Q & A WITH TOP THRILLER WRITER LEE CHILD
Sara Helen Binney: Tell us about your writing methods- do you edit as you go along or go back on your drafts?
Lee Child: I’m a total editor as I go along- that is my actual method. Regarding my writing process: I start at around lunchtime, and I begin by re-reading what I did the day before, combing-back and smoothing out, and then carrying on. When I reach the end, that’s the end. I never read it again, and I never do a second draft as each part has already been very carefully and consistently edited as I go along.
Colette Sensier: Does that mean you dedicate a lot of time to planning your plot before you start writing?
LC: No, I never plan anything. I want the same excitement I would get as a reader. I don’t want to know what happens. If I plotted it all out and planned it I would have told myself the whole story already and be ready to move on. There would be much less excitement for me in the writing process and the plot would come out flat and wooden to the reader.
Kim Sherwood: In your last few books, Reacher is making his way to Virginia- time is quite compressed. Two books later he’s not there yet. Is that constraint because you’re slowing down the character’s adventures to kind of keep him in his forties?
LC: That was a part of it. When I started out, I had no idea the series would still be running 20 years later. I made Reacher 36 years old in the first book, for 2 main reasons: firstly that I recall feeling that my mental and physical capabilities were at their composite peak in my mid-thirties. Secondly, as an affectionate homage to Dick Francis. Technically Francis didn’t write a series with the same character, but had the same hero in different guises, who was always 36.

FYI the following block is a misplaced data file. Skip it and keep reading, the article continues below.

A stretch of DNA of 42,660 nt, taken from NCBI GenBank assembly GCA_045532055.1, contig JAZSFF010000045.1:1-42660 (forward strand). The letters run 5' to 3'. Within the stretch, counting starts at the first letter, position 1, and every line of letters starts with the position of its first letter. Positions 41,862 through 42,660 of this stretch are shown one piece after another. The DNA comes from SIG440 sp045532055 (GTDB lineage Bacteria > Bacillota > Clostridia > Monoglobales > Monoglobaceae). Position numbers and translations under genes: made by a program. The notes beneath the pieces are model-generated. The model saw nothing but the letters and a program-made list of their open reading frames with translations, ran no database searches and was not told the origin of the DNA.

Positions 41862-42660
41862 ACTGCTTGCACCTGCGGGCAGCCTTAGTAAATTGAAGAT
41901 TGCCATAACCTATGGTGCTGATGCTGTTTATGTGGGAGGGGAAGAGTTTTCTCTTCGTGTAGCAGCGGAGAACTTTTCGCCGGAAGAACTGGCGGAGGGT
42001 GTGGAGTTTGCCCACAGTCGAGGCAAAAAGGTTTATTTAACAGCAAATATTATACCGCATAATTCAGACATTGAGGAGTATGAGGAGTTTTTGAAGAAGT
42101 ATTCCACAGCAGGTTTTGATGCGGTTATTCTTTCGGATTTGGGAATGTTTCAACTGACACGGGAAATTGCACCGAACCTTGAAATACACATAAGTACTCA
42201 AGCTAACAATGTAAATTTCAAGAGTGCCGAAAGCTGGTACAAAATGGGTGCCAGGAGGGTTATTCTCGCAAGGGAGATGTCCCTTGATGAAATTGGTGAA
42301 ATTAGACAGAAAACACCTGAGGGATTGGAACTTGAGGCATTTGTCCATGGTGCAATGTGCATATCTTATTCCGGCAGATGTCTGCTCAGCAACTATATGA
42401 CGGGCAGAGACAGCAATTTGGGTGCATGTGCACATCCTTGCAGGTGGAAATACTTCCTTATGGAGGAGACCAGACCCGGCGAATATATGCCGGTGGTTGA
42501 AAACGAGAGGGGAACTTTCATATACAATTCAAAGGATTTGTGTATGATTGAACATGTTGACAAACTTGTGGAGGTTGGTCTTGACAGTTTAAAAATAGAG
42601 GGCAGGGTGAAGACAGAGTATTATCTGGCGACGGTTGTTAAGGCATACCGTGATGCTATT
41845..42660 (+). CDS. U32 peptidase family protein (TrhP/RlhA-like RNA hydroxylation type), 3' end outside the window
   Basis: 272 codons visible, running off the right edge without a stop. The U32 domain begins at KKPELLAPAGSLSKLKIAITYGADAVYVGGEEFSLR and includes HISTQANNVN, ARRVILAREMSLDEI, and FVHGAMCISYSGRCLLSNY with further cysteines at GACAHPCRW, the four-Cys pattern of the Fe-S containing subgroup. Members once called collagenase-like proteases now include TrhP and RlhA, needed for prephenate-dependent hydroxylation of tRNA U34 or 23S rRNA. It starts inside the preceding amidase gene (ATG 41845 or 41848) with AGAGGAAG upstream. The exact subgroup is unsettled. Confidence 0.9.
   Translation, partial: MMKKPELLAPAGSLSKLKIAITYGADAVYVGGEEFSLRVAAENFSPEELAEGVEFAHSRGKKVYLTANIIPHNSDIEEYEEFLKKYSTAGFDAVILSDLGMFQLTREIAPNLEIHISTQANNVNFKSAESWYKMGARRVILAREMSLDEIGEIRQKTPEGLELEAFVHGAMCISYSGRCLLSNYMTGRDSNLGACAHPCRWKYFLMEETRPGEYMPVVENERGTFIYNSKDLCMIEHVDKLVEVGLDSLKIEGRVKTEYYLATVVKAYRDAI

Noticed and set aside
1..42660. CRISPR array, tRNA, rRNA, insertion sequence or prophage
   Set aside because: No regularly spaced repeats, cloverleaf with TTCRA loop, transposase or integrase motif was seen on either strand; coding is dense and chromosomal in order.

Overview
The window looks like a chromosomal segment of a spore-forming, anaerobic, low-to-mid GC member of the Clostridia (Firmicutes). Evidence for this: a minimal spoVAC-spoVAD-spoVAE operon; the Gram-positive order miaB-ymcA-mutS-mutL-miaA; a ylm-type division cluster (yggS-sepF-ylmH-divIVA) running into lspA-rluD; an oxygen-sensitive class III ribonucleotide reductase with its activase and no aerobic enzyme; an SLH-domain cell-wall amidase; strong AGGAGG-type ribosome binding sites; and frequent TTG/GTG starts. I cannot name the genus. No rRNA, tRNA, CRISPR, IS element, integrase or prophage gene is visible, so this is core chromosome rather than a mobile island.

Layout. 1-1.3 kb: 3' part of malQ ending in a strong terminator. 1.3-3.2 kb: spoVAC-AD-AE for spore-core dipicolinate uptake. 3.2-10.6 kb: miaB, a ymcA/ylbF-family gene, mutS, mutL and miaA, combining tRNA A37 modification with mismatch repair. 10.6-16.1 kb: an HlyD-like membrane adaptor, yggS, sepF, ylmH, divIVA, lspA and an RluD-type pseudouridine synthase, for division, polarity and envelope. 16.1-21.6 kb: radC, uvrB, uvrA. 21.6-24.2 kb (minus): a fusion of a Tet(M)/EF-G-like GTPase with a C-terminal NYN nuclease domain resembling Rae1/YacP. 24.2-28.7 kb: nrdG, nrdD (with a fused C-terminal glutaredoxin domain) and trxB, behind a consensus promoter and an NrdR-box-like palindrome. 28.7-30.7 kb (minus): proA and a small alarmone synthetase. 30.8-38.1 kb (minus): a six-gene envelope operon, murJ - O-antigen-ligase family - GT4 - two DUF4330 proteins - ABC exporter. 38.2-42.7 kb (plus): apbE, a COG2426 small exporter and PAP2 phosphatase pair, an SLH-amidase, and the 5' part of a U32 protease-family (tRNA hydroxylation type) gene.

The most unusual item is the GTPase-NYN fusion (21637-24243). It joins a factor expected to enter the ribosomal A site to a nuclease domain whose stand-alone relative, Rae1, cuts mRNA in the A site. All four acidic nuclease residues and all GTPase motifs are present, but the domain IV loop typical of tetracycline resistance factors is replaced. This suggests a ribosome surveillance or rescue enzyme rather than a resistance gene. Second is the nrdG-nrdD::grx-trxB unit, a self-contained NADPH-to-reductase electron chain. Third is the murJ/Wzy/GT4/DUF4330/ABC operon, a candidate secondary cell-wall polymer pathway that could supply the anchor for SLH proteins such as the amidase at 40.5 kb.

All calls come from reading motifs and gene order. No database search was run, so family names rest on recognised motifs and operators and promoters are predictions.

Regarding the compression of time- I think it’s because the world is speeding up. Entertainment has sped up to such a great extent. Subconsciously or consciously we speed up as well.
Kim Sherwood: The Jack Reacher books explore a lot about the character’s mythology and past in the army, particularly in The Affair. What was it like formulating these origins?
LC: It was a little intense. I liked doing the prequels, as an exercise in going backward. When you go back in time you have to make a more naïve version of the same character- and that interested me. It is probably easier to write a character that progressively ages than duck back 20 years and do a younger version- I really enjoyed that challenge.
JS: How do you create such great suspense in your novels?
Creating suspense is astonishingly much simpler than we are led to believe. The question posed of how to create suspense, already leads you down the wrong path. It has the same interrogatory shape as “How do you bake a cake?” as if suspense is a thing to be made.
We all know in theory how to bake a cake- with good ingredients, mixed well and put in the oven, with the right temperature and timing. This focus on ingredients and process translates to characters and situations- but that is a bit of blind alley.
It comes from the fact that the question has the wrong form. It is not “how do you bake a cake?”, but rather, “how do you make your family hungry?”
The answer is: you make them wait four hours for dinner. And that is how you create suspense. You somehow ask or imply a question, and do no answer it. You do this in a macro and micro sense- from plot to even the shape of a sentence.
Asking questions and not answering them leaves readers in suspense. People just want to know the answer to a question- it doesn’t matter what the question is. They love to know the answer.
Matthew McGuinness: Back in the gestation period of Jack Reacher and before the books- what kind of writing were you doing? Who were you showing your work to and getting feedback from?
LC: I wasn’t really doing much writing; I was working mostly in television. The first line of Killing Floor– “I was arrested in Eno’s Diner”- is the first line of fiction I ever wrote.